They may be both ubiquitous and popular, but we bet Crocs can't do what these shoes from Japan are capable of - providing electricity for your gadgets.
NTT's unnamed prototypes provide 1.2W of power simply by harnessing the energy expended during walking. While that's not very much – it won't power a phone, for example – it is sufficient to keep an iPod or similar going.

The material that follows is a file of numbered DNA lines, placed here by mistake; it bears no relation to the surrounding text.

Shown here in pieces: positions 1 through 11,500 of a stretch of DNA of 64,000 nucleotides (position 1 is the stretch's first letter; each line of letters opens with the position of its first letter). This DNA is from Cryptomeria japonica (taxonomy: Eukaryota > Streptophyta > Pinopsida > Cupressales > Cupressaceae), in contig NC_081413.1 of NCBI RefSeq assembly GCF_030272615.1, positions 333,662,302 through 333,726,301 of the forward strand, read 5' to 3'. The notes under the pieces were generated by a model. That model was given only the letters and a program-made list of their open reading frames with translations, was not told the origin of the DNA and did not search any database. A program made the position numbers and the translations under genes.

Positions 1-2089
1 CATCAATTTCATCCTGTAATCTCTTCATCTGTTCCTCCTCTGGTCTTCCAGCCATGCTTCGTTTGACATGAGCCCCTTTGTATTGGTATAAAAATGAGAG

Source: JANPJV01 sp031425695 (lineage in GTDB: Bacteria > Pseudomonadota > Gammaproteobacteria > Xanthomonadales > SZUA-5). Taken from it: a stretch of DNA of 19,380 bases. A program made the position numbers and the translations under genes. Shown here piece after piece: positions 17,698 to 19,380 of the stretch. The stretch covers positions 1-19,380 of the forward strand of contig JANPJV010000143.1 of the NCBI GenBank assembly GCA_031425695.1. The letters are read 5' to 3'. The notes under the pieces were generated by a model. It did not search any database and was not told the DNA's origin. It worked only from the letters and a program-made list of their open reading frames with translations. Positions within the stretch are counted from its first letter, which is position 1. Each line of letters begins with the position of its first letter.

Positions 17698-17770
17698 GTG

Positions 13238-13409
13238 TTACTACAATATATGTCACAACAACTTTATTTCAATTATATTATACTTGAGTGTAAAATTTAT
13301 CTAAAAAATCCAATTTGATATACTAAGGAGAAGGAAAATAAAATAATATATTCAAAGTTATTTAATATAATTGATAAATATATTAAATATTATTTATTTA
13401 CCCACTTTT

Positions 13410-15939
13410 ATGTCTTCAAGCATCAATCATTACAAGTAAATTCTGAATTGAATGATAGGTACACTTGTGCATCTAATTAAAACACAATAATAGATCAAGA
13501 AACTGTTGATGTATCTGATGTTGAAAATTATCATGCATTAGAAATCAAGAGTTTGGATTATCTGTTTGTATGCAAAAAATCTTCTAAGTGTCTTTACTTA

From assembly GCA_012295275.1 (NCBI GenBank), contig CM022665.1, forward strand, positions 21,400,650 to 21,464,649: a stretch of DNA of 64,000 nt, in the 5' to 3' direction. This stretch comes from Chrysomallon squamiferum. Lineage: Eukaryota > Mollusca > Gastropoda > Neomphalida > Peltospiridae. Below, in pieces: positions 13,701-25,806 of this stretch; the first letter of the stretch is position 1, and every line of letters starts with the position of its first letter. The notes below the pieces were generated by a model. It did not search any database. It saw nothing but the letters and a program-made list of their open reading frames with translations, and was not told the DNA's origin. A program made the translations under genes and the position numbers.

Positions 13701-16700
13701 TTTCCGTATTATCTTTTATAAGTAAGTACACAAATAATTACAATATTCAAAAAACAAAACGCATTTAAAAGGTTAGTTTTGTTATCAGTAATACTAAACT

Each sole is filled with water that compresses when trodden on, causing tiny turbines in the liquid to spin and generate electricity. Because the shoes can't store the power, it needs to be used right away to provide a steady flow.
In other words, if anyone were to hook NTT's platforms up to an iPod, they'd have to keep walking to listen to music.
NTT says it wants to commercialise the technology within a couple of years, so can we suggest they target the fitness market, particularly people with no power sockets in their own homes?
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